The main points of prevention and control of skin helminthiasis are mainly to control flies and to take measures such as ear subcutaneous implantation of drugs.

Prevention, Control and Treatment of Several Common Parasitic Dermatoses in Dairy Cows
Prevention, Control, and Treatment of Several Common Parasitic Dermatoses in Dairy Cows


Bernosporidium bailey of the family Sarcosporidae can cause systemic symptoms such as fever, diarrhea, and lymphadenopathy, or dry sclerosing dermatosis in animals. The skin of cattle is extremely thicker (similar to elephant skin) and the skin coat of the affected area is completely lost. Serious cases chapped skin, easy to secondary bacterial infections or myiasis, and lead to weight loss.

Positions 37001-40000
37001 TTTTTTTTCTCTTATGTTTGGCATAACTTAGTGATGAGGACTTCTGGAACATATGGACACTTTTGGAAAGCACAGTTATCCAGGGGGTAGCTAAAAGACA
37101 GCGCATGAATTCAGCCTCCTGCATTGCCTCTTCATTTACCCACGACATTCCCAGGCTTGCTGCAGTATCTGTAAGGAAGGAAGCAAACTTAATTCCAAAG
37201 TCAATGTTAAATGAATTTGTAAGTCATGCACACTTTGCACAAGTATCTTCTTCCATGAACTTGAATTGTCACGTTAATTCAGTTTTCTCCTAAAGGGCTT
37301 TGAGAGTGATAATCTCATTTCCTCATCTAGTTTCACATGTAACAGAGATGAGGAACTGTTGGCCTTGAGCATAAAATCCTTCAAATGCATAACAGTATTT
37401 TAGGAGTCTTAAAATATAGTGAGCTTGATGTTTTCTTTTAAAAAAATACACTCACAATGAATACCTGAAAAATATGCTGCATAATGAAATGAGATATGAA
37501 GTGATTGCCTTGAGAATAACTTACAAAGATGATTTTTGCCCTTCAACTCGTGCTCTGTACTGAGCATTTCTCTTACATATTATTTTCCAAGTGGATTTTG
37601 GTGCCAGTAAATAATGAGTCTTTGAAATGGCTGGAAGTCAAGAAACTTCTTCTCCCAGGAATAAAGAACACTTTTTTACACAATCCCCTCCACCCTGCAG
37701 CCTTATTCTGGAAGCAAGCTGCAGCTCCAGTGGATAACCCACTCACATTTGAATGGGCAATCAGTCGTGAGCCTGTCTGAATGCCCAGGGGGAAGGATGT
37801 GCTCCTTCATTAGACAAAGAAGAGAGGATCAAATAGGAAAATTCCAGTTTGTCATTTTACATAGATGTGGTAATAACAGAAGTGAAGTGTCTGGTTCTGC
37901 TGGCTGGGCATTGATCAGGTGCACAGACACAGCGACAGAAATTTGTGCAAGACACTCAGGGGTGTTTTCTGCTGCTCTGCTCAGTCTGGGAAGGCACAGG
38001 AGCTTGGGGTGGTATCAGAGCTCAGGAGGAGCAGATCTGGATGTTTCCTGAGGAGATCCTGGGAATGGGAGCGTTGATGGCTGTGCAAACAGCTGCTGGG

The disease is rarely fatal and has been reported in southern Europe, Africa, Asia, and South America. Fly bites can mechanically transmit Bernoulli sporozoites. The initial symptoms may be only a few cysts at the scleral margin. The initial symptoms were fever, painful abdominal swelling (systemic edema), sclera, conjunctiva, and nasal mucosal capsule formation, followed by Sclerodermatitis. Half-moon-shaped bradyzoites can be seen in the skin or conjunctival scrapes.

Treatment: Isolate diseased animals and give systemic treatment; reduce the bites of various blood-sucking insects; and, if possible, immunize them with attenuated vaccine cultured in living tissues, and increase the immune systems' ability.